The Liberal Party has taken out a gag order against one of its most senior female executives, federal vice-president Teena McQueen, as the election cycle enters its critical phase.
But the firebrand conservative is refusing to stay silent, continuing to appear on television and telling The Sun-Herald and The Age: “Do you think anyone could gag me?”
The Liberal federal executive passed a motion last Thursday declaring that “until the date of the next federal election” only its federal president John Olsen and federal director Andrew Hirst may make public statements, written or oral, about federal party matters.
Exceptions were made for certain specialists; for example the head of the women’s committee may comment on women’s committee issues, and the head of the Young Liberals can comment on matters pertaining to that group.
While the gag order applies to other executive members equally, several Liberals with knowledge of the motion say it was directed primarily at Ms McQueen, whose public appearances have caused angst within the party.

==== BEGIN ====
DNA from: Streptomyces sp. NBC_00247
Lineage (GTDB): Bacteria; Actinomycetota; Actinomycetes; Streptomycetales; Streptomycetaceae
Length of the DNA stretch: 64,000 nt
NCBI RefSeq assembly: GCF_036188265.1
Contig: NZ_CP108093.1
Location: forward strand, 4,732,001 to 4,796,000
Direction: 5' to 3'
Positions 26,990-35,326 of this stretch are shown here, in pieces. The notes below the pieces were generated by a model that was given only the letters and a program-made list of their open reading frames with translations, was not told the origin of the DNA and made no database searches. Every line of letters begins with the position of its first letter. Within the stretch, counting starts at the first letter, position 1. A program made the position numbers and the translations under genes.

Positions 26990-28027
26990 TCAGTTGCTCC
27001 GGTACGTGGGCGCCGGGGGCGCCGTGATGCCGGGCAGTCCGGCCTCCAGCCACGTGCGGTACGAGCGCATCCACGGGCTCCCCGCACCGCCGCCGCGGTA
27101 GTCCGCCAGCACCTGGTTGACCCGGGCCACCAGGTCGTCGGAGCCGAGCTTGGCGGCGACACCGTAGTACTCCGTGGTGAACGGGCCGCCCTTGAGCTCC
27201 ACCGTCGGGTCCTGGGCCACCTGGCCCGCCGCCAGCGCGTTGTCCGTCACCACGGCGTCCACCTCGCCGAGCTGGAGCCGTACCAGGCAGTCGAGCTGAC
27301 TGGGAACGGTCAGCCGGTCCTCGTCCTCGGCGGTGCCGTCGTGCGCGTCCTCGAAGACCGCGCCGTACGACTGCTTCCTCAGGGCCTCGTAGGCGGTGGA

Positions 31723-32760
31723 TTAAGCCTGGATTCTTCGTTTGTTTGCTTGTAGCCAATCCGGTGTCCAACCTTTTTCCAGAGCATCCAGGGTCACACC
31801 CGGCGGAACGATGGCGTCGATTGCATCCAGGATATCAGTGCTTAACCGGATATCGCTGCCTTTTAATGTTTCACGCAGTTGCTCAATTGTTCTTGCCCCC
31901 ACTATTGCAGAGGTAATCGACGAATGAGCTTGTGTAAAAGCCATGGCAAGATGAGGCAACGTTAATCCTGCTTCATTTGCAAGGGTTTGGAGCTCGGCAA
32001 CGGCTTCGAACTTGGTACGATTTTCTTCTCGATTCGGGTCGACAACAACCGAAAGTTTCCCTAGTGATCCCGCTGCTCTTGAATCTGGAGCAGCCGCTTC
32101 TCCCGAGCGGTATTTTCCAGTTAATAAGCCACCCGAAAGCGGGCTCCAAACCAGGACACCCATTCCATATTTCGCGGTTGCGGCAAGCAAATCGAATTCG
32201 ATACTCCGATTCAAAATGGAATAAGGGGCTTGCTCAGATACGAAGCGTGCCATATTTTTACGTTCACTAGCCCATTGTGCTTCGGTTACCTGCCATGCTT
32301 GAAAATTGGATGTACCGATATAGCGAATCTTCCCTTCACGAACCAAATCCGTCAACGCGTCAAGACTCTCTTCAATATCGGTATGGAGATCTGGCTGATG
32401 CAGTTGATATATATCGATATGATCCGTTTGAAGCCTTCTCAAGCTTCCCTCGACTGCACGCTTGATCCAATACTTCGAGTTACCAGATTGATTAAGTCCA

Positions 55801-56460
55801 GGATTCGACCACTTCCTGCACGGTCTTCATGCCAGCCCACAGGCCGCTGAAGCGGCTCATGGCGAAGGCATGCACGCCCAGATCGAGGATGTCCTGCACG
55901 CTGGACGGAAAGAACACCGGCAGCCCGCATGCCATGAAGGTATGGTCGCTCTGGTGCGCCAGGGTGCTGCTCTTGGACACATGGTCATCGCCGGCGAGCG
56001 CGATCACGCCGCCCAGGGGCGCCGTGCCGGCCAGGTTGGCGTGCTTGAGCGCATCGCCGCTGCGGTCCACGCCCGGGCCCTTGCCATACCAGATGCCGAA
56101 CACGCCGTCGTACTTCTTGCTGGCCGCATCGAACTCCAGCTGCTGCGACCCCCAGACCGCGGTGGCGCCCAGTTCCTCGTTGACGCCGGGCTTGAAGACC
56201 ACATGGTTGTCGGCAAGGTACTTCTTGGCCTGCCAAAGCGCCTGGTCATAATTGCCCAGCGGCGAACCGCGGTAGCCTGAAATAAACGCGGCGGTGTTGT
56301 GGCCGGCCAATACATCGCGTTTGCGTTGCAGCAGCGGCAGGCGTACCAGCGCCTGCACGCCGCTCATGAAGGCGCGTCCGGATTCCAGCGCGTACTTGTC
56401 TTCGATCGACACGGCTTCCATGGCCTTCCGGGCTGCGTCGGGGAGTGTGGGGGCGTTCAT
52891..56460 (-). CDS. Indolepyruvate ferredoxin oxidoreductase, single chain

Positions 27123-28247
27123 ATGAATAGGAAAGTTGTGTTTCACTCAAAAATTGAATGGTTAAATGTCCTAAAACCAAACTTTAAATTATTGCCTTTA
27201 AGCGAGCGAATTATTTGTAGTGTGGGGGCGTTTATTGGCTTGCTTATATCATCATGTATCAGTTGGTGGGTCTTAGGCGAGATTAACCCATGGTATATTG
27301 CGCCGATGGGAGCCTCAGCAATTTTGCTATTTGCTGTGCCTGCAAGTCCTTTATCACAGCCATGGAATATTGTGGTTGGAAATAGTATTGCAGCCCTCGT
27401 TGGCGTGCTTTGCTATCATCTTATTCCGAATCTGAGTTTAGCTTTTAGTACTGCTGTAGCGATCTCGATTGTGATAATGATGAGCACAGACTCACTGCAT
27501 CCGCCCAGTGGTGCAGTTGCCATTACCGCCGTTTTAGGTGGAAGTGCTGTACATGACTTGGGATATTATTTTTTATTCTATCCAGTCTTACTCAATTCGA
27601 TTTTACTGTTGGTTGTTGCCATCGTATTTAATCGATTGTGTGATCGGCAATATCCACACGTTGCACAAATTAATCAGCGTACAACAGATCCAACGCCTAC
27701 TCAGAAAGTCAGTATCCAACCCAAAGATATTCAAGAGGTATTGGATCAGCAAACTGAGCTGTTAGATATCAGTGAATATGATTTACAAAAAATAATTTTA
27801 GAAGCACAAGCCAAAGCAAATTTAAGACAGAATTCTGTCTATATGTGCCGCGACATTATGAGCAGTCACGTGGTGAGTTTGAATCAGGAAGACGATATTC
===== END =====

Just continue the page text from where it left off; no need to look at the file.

“She’s been constantly warned about her appearances by various party officials, including the last two presidents,” one Liberal source said.
Less than two months before the 2019 election, Ms McQueen delivered what was widely regarded as a “trainwreck” performance on the ABC’s high-profile Q&A program.
It included fond recollections of then US president Donald Trump at a Miss Universe pageant in 2006 and baseless accusations that then Greens leader Richard Di Natale was “inciting violence” – a comment that was quickly dismissed by then host Tony Jones as “probably defamatory”.
In the aftermath of the program, the Herald reported that NSW Liberal Women’s Council president Mary-Lou Jervis complained to party bosses that Ms McQueen did not represent the vast majority of Liberals and was not authorised to speak on their behalf.